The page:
I am a Chinese-Canadian international student from Canada with roots in Hong Kong. Before entering law at Leeds Uni, I’ve had the chance to travel around and work in a number of areas.
I also spent many years before entering the programme deciding what subject I would like to study in university and engaged in a bit of academic dilettantism (or what I would euphemistically call ‘attempted autodidactism’). At any rate, I’m here now and couldn’t be happier with the choice I made.
Why I chose Leeds
I applied to study law in the United Kingdom because the common law system that is practiced in the Commonwealth and beyond originated here. The English LLB also happens to be one of the most versatile law degrees in the world and I really wanted to keep my options open in terms where I would pursue a career after graduation.
I specifically applied to and subsequently accepted my offer from the University of Leeds because of its standing in university rankings (though that’s not the most important factor), its status as a top British research institute, the breadth of the specialisms of the teaching staff, as well as the quality of the teaching staff based on the feedback from the students, all of which were very high.
My passion for law
I have always been interested – and enamoured – by a career as a lawyer. I will admit, though, that it’s not exactly how the television programmes and films portray it to be – there’s a lot more reading and a lot less shouting passionately.
But in all seriousness, it’s the idea of studying one of the key pillars of society and eventually practicing and contributing to a field that consciously defines societal interaction that really makes every – yes, every – minute spent in the library poring over texts and cases worth it.
There is also the subtle but noticeable interdisciplinary approach to studying law, whether it is politics, philosophy or sociology that particularly appeals to me.
I prefer independent study, which allows me to study a subject at my own pace and to devote as much or as little focus to reading beyond the basic materials as I think is appropriate.
Many of my modules don’t have prescribed readings or texts and I think this is a fantastic way to approach studying; contrast this with the North American style of studying, which is quite rigid in terms of what must be read and emphasise a higher amount of contact hours.
The number of contact hours is perfectly balanced between encouraging that independent study mentality and providing support on the subjects. I won’t say anything about the exams, however – I haven’t sat enough of them and I’m sure no one in their right mind really enjoys them.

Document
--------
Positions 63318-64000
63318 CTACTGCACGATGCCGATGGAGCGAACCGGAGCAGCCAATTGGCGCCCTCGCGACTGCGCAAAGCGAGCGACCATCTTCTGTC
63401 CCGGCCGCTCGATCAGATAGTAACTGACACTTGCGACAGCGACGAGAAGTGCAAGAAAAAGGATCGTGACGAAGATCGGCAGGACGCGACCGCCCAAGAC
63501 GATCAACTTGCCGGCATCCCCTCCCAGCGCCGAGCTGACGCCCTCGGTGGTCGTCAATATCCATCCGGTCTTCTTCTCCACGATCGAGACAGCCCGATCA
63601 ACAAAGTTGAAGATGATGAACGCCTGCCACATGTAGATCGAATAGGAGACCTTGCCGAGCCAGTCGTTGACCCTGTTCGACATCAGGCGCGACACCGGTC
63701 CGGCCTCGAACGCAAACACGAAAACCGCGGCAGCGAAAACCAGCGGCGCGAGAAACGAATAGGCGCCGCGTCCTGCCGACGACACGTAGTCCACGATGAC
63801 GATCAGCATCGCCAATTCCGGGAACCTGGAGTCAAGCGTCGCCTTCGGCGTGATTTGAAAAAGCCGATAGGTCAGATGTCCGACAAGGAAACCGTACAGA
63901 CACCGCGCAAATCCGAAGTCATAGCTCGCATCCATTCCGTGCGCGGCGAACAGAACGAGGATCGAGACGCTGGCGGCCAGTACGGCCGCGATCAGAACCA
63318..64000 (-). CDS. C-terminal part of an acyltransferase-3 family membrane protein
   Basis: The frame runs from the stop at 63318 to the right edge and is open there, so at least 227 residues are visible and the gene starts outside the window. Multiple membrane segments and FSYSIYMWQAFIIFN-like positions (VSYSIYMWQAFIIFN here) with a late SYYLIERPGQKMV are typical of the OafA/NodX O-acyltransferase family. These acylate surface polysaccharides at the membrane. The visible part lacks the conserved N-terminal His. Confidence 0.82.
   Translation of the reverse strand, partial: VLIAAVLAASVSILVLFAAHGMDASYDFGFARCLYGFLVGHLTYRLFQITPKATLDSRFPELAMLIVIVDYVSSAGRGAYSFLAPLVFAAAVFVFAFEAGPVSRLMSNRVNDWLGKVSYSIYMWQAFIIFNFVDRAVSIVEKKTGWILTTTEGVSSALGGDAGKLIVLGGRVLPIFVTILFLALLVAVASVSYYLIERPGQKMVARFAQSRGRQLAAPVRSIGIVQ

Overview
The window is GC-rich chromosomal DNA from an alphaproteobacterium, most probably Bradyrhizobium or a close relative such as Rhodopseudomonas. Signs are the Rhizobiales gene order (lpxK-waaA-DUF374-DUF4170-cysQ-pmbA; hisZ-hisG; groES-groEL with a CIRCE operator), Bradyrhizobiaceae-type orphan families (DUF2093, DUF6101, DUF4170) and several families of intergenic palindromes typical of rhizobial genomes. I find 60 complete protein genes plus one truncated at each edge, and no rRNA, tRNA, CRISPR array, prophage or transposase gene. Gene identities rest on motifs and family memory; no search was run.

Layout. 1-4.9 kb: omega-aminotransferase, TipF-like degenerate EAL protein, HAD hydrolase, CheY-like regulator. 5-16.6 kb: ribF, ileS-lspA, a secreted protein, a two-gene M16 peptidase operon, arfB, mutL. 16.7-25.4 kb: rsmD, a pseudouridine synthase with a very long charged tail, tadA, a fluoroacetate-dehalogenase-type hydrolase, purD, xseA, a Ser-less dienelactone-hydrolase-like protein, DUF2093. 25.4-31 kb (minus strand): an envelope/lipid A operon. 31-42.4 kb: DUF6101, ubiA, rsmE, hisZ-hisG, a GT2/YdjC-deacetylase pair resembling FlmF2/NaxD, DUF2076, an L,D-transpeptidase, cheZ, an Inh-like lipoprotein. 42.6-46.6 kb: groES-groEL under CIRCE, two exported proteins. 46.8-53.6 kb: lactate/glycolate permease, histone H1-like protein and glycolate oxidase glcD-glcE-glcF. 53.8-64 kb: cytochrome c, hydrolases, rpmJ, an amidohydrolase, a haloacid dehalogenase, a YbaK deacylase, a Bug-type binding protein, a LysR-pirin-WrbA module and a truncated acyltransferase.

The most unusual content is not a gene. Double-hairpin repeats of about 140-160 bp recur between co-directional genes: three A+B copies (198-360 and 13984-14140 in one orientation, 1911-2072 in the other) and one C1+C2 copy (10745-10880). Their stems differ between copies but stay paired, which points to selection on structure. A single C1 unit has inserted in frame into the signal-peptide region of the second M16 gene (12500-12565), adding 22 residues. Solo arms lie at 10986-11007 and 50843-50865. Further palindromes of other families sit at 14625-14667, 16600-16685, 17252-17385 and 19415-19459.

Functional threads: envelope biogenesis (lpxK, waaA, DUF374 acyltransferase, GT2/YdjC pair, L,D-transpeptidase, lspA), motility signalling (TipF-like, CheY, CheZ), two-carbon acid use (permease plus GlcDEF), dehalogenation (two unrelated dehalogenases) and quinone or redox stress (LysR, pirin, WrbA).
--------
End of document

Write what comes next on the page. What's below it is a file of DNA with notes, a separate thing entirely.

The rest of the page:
I’m looking forward to being able to branch out into areas of law that interest me in later years, once my options for electives open up.
The School of Law here has one of the broadest module options in the country so I can try my hand at everything, provided I have the credits for it. I’m also looking forward to my dissertation in third year and Jurisprudence.
The learning facilities
The facilities here are are excellent. The law section of the library is comprehensive enough that I have almost everything I need on the bookshelves and anything I’m missing can be supplemented by the online databases.
The library itself is comfortable and quiet – very conducive to productivity. The Liberty Building (the new School of Law) is a fantastic place to study and have small group seminars in and the lecture theatres, while lacking a bit in leg room, aren’t so big as to give off too impersonal of a disconnect between the lecturer and the students.
Before coming to the UK, I had no idea what function a personal tutor served. Having experienced for myself, the benefits a phenomenal personal tutor grants, I think it’s an indispensable concept.
My own personal tutor has been great at providing advice about career options or academic feedback, for when I need clarification about an element of the programme, or even just for a chat.
Activities in the School
The highlight of my first year was undoubtedly my participation in the University of Leeds team for the Phillip C Jessup International Mooting Competition, which involved a year of hard work culminating in an intense five days spent in London mooting and not sleeping.
I am also a member of the University of Leeds Student Law Society (LawSoc) and have attended a number of their events, many of which centre around meeting others in the school and networking/career oriented events.
I also really enjoyed the Leeds University Union’s Give it a Go programme, which allowed me to try a number of different societies’ events and activities. Some of them have given me an idea of which societies I want to join next year (after I sort out the work-life balance).
Outside of study
I’m really taken by the pub culture here; there’s nothing better than relaxing with a pint after a long day of work – or even in the middle of one. If I’m not in the imbibing mood, I like to stay up to date with current affairs and read the news.
I moved here from Canada, where EVERYONE drives – and badly, too – so the fact that everything essential is within walking distance is great for both my wallet and my weight.
The city centre is bustling enough so that there’s always something exciting going on but not so crowded that you feel suffocated. The shopping is varied and fantastic, and the convenient location of Hyde Park/Woodland Moor means that there’s no shortage of green space when I need some fresh air. What more can I say? Leeds is a great place to study.
Even though I took some time to choose my course, I’m still not entirely sure what I want to do with my degree once I graduate. I think the two typical options of a law graduate, practitioner or academia, are equally open for me. Fortunately, I’m still only in my first year and still have a lot to discover before I need to make that decision.